In a pioneering case under the Kefauver-Harris law, the Food and Drug Administration took successful action against another unproved cancer remedy, Mucorhicin. This substance, extracted from a mold grown on a mixture of wheat, salt, yeast, and water fermented in a pan, had neither been proved effective nor been produced under good manufacturing practices. So it too was barred from interstate commerce [16].

The 1938 law formed the legal basis for precedent-setting victories in the device and nutritional fields: the Micro-Dynameter and Vitasafe cases broadened the scope of the FDA's control over these critical areas. It began to appear as if the Food and Drug Administration, through the new law and accumulating judicial precedents, had gained enough legal authority to prevent the promotion of an unquestionably ineffective drug. aimed at the consumer market from growing to gigantic proportions, as had so often happened in the past [17]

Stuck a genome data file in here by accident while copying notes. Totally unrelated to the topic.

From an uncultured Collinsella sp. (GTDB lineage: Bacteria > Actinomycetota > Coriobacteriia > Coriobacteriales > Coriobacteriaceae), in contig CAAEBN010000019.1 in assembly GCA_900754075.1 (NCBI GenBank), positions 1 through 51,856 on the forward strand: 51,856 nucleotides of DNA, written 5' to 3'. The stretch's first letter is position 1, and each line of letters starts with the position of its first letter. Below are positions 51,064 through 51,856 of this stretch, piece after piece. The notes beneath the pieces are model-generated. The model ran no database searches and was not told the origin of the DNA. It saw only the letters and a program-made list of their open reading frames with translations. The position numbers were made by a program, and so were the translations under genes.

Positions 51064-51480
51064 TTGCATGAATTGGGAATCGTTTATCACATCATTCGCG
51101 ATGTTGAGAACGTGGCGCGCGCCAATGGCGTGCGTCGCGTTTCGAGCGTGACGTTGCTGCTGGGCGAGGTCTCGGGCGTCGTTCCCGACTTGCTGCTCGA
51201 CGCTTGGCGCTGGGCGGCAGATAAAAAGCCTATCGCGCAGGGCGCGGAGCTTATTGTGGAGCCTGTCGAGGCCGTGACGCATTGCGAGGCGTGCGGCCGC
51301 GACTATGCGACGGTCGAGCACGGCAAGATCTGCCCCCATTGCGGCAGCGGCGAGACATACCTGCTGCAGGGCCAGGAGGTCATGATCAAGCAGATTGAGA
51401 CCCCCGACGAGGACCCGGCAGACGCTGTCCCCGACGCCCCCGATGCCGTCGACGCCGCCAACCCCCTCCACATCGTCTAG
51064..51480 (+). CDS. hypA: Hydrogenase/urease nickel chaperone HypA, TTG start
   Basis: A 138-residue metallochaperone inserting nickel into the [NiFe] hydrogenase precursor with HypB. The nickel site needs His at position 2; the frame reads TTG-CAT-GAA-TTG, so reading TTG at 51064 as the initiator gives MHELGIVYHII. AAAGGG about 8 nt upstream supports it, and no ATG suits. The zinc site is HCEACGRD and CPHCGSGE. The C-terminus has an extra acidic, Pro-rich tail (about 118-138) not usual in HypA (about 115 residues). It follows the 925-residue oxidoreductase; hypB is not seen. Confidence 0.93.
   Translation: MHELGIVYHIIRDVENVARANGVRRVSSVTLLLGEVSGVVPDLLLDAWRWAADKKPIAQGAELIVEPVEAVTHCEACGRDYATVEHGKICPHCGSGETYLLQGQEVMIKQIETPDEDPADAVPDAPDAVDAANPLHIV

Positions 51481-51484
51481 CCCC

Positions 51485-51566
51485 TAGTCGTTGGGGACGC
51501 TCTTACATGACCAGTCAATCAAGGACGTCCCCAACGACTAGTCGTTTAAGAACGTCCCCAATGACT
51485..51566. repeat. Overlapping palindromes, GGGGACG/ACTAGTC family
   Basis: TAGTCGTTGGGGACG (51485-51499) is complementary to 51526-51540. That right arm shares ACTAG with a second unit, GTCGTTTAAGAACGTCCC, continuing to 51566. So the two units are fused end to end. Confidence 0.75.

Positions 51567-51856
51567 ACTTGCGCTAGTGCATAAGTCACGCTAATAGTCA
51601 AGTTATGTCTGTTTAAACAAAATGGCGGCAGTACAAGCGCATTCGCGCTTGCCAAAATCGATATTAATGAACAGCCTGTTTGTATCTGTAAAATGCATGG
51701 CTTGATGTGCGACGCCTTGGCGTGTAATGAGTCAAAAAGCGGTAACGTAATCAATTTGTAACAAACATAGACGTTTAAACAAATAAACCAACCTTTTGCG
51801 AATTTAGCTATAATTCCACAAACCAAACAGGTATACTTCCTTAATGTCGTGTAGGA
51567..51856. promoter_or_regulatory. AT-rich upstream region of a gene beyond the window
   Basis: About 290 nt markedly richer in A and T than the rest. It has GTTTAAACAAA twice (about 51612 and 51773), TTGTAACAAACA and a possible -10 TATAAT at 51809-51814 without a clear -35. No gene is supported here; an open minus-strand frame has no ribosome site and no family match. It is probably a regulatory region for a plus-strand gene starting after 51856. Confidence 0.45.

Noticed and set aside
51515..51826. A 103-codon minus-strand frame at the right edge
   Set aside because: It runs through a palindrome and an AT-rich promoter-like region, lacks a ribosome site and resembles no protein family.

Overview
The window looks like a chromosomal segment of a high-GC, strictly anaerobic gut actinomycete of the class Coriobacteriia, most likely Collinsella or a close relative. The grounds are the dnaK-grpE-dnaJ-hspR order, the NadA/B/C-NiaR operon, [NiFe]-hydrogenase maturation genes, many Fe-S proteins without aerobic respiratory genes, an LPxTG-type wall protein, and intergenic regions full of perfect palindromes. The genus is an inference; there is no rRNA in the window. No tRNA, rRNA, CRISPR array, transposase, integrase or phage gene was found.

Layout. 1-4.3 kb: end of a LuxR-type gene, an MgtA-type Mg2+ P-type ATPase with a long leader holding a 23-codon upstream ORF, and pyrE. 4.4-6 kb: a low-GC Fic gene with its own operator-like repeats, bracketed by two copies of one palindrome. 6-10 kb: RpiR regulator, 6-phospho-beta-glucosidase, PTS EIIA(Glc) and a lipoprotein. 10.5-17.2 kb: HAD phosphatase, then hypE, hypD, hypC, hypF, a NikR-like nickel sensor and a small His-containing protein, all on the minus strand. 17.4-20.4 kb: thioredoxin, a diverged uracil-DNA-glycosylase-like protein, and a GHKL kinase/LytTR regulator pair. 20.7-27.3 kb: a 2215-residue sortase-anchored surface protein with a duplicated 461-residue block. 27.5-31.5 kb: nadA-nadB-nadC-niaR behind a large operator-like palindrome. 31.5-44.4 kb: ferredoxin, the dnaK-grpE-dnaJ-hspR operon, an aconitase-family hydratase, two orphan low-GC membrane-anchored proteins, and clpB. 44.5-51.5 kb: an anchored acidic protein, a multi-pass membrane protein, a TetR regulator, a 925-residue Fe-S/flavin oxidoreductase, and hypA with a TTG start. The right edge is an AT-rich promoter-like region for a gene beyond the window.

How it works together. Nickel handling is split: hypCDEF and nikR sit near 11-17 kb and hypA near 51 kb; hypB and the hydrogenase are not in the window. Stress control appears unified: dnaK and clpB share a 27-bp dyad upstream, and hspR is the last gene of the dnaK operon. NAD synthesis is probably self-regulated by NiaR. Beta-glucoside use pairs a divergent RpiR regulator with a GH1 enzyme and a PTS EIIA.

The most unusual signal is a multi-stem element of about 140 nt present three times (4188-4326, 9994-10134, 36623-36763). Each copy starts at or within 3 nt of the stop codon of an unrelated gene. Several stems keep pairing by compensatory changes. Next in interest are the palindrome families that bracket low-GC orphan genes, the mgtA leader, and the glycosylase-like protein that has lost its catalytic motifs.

A myriad of small and borderline deceptions, however, continued and were born anew: a Cincinnati promoter, for example, advertised that he could counteract the hazardous effect of thalidomide. Legal procedures still could drag. FDA resources, while expanding, hardly kept up with its growing obligations. Quackery practiced solely within the borders of the individual states remained immune to federal restraint. "In my experience," stated John W. Miner of California, the only prosecutor in the nation specializing in medicolegal crimes, "less than 10% of quackery cases could be filed in federal courts or reached by federal agencies." Speaking before the Third National Congress on Medical Quackery held in Chicago in 1966, Miner termed earlier estimates of quackery's financial toll too low. "An overall annual quackery take of two or more billion," be asserted, "would be a reasonable guess." Quackery "channels an amount equal or more to 2% of our national budget into the pockets of criminals." [18]